THIS FIFTIETH ANNIVERSARY ISSUE OF AMERICAN HERITAGE WAS BORN ON THE GARDEN CITY, New York, railroad-station platform. That is where my longtime colleague and Forbes vice president Scott Masterson begins his day and, to hear him tell it, is approached nearly every morning by one neighbor or another with a question that invariably begins: "You work at American Heritage. What's the best book on ...?" The subject might be the Revolution, or the Great Depression, or the Old West, but the aim is identical: to find an authoritative book on a particular aspect of the American past. Scott would relay the questions to one or another of the editors, and we'd do our best to answer them, but we'd find ourselves talking about how there was no overall guide to such books, and how useful it would be if there were. Scott urged us to compile one, and with the laziness common to editors the world around, we'd say: too time-consuming, too complicated, too expensive.
But then our fiftieth anniversary began to loom through the mists of the future, and Scott's enterprise, though daunting, seemed to us more and more worthy of the event.
So here it is, certainly the most challenging editorial task we've ever attempted--and one of the most rewarding. We have drawn on the knowledge and enthusiasm of leading historians, writers, and critics to offer a compendium of the very best books about the American experience. Divided into both chronological and subject categories ranging from the rise of the Republic to sports, from the years of World War II to the African-American journey, each section presents the writer's choice of the 10 best books in a particular field, along with lucid, lively explanations of what makes them great. The result, we believe, is both a valuable reference work and an anthology of highly personal views of the making of our country and our culture that is immensely readable in its own right.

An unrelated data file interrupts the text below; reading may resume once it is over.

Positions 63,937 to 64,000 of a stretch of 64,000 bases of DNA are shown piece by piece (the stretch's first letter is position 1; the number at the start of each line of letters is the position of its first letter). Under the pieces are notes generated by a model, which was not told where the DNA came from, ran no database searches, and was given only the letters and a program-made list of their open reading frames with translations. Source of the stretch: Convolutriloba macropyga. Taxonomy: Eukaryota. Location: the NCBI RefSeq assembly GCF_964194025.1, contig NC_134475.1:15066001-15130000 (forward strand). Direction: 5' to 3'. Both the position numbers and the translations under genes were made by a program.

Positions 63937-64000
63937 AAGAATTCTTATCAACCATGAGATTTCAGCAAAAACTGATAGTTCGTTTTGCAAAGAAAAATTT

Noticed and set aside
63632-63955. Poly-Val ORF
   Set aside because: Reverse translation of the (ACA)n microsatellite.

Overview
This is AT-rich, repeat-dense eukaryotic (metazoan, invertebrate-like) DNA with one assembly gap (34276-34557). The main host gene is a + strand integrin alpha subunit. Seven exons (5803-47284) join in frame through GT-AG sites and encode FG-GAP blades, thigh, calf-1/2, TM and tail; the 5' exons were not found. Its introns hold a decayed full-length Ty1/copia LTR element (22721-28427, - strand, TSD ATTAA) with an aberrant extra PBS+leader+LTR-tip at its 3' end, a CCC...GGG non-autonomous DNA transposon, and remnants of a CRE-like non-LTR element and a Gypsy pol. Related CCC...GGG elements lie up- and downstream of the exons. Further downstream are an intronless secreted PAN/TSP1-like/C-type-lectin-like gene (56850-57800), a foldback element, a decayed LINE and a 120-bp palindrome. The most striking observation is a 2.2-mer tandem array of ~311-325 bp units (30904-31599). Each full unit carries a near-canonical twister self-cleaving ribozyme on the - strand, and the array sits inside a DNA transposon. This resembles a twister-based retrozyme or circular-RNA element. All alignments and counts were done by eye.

We feel that "America Unabridged" is as unusual as the magazine whose demi-centenary it marks; we are proud to offer it to our readers and are grateful both to them and to its contributors.--R.F.S.
The Colonial Era to 1776
BY JOHN DEMOS
To teach, write, or read about the "colonial era" is a special challenge. No other part of American history is as remote from our own; by the same token, none has been studied for as long. Revisions lie piled on revisions; and divergent styles of scholarship are stretched across an extraordinary range. The tableau of colonial America constructed in, say, 1875 looks markedly different from its successors in 1920 and 1960, and the latter bear only partial resemblance to predominant views today.
The list of books here embodies the work of the last generation or so. As such, its emphasis is social history: everyday life, ordinary people; cultural tradition, popular mentality; race, ethnicity, class, and gender. Still, that constitutes a very big tent, with no single organizing center. The authors themselves are a mixed lot: a semiotician, a biographer, a novelist, a little clutch of museum curators, plus several professional historians (not all of them full-time "colonialists"). But this, too, is emblematic. Precisely because of its remoteness, early American history has excited many different imaginations; indeed it encourages--not to say, insists on--such diversity.
Two caveats. The list does not treat all of colonial America with an even hand; some colonies and regions are more fully represented than others. Moreover, the list makes only light reference to chronology and, if anything, tilts somewhat toward the first part of the story. No doubt, in years to come these same elements will have a very different distribution, since historiography, no less than history itself, is ever-changing.
The Columbian Exchange: Biological and Cultural Consequences of 1492, by Alfred W. Crosby, Jr. (1972; Greenwood). This was, and is, a foundational work in the very lively sub-field of environmental history. …